With the UK now a smartphone society and growing use of social media, new trends and ways to communicate will inevitably surface. ‘Virtue signalling’ is one of those terms I’ve noticed people use a lot lately – describing a public declaration that makes the commenter look good.
In this post, I want to link:
- what I see as the intense snobbery of branding all social or political expressions of allegiance or outrage as ‘virtue signalling’,
- how we in the UK are expressing ourselves online in response to the Paris attacks,
- and what this means for citizen involvement in public services.
(Everything I’m thinking seems to come back to public service communications!)
The main thrust of this post is this: everyone has a right to ‘signal’ – but we still have much to learn about respecting those who share what they feel.
The dangers of watching daytime TV
I caught this short (2 minute 34 seconds) opinion piece on the BBC’s Daily Politics on November 4th. It’s about the idea that when someone takes a political stance on Twitter and Facebook, they are doing it to try to look good and they don’t actually change the world for the better.
It got me feeling indignant.
Ironically, by creating this and having it broadcast to viewers with no suggested solution, one could argue this guy is virtue signalling at full gas.
I believe this framing of the argument – that (mainly left-wingers) people voicing an opinion or talking about their beliefs online is an assertion of moral superiority – is unfair. And I think that it says more about the person who points out virtue signalling, than the poster of the comment.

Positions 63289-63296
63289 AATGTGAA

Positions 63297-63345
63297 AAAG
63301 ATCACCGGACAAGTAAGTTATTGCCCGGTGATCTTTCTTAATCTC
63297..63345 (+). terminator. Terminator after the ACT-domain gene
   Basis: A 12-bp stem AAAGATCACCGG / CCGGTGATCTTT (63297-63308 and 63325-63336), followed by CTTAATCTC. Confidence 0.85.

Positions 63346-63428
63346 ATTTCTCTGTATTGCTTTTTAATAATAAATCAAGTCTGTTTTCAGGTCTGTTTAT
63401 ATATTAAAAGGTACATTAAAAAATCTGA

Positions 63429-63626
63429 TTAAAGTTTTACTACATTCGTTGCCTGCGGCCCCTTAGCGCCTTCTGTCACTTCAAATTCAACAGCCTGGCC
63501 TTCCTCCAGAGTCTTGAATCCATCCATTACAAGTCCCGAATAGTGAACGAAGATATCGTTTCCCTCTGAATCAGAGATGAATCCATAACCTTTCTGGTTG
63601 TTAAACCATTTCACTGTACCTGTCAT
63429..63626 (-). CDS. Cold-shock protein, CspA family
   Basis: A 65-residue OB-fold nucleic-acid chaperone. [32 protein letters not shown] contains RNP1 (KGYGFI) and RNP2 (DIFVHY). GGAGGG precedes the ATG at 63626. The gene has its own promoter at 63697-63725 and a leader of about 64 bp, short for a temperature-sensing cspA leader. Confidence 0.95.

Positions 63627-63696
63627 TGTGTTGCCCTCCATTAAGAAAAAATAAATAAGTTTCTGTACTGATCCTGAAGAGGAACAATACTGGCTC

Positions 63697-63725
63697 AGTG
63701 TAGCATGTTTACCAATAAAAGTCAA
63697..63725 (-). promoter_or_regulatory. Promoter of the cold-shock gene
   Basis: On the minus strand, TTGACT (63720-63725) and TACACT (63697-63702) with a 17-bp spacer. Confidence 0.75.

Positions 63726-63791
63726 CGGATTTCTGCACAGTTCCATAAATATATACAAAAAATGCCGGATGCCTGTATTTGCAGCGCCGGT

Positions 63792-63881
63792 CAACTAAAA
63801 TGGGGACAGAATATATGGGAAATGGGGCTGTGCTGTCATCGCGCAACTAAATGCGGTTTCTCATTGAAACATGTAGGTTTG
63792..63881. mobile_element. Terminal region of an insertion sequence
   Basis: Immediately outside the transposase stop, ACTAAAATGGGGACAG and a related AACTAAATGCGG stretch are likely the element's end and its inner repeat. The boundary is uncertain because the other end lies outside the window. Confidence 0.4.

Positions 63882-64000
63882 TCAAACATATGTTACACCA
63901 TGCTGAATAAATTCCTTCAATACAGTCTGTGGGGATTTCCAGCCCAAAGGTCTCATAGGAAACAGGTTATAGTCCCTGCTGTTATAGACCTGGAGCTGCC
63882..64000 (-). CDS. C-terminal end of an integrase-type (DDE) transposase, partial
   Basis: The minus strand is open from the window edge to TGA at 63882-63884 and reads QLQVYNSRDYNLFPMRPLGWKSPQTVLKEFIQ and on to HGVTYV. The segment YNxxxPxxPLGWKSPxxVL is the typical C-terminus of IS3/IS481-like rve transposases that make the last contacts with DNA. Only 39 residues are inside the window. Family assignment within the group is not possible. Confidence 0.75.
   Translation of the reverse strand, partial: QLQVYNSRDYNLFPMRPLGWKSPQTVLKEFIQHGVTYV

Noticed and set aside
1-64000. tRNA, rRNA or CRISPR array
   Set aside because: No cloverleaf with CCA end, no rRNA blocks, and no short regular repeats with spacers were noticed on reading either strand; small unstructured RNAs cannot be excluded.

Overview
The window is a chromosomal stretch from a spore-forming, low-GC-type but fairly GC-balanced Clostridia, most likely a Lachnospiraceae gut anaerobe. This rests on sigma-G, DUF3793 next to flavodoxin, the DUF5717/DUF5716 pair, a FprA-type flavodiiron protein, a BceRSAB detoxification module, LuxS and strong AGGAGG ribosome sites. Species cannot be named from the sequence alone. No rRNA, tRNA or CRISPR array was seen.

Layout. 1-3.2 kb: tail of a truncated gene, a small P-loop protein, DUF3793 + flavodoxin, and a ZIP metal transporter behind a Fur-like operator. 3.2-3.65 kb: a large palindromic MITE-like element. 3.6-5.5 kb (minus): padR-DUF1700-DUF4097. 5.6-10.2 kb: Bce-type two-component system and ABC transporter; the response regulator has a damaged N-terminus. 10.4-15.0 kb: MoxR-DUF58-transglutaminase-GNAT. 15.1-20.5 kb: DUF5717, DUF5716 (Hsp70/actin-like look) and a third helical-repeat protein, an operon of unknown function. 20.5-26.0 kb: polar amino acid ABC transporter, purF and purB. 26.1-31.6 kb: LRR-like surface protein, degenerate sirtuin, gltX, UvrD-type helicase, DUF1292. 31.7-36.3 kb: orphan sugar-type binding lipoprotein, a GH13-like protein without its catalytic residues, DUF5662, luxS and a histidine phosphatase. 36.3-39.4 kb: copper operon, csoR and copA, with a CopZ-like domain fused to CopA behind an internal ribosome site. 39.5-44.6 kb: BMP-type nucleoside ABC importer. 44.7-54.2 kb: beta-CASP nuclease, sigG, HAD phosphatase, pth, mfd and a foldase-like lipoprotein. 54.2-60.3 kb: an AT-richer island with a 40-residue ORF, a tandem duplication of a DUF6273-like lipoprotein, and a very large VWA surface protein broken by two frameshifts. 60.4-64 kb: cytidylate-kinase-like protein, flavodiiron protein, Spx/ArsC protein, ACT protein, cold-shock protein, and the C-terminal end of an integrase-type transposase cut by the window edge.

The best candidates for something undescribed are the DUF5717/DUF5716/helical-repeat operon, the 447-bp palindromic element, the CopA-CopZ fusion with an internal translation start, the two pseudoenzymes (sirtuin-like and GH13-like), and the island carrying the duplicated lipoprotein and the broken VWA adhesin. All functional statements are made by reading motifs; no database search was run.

Professors, politicians, journalists, business leaders and clergy have been sharing their thoughts for ages. Some of them influencing opinion, changing world-views, some manipulating arguments to suit their circumstances, some clever and generous, some self-important, privileged pseuds.
But now we can all do it, these guys get snotty because we’re joining in with the noise. They call it virtue signalling, as though it’s an affront to their special remit for communicating an opinion.
It’s all very well for the powerful and confident to brand someone as ‘all talk and no action’, but many of us feel powerless in all sorts of situations. If we have not led life of privilege or we’re poor or lack education – it’s not a case of ‘I feel angry or upset, how will I change the situation?’.
We do not feel important enough, or strong enough or bright enough to come up with solutions.
But social media has given us a chance to articulate and work out what we think. To feel connected to others.
— Helen Reynolds (@HelReynolds) November 4, 2015
I tweeted my thoughts on the video, not to show myself as a wonderful human being, but because I don’t want just one view on a situation to be part of public discourse. I feel ‘Does everyone think this way? Let’s see if anyone can argue for or against my reading of the situation so I can examine the issue further’.
When I tweet about the Daily Mail, it’s not to display moral superiority, it’s to comment or hear others respond to this example of how journalism has been changed by the new audiences and behaviours that the Internet brings. I don’t need to tell people I’m a good person, I’m quite comfortable with my quota of goodness!
It is perhaps a part of a construction of my identity, but it’s not JUST about showing off or saying I am better than someone else.
I am entitled to form and express a view on it. Finding a group of people to discuss things I’m interested in is so valuable as a self-employed, secretly shy woman living out of the big metropolis.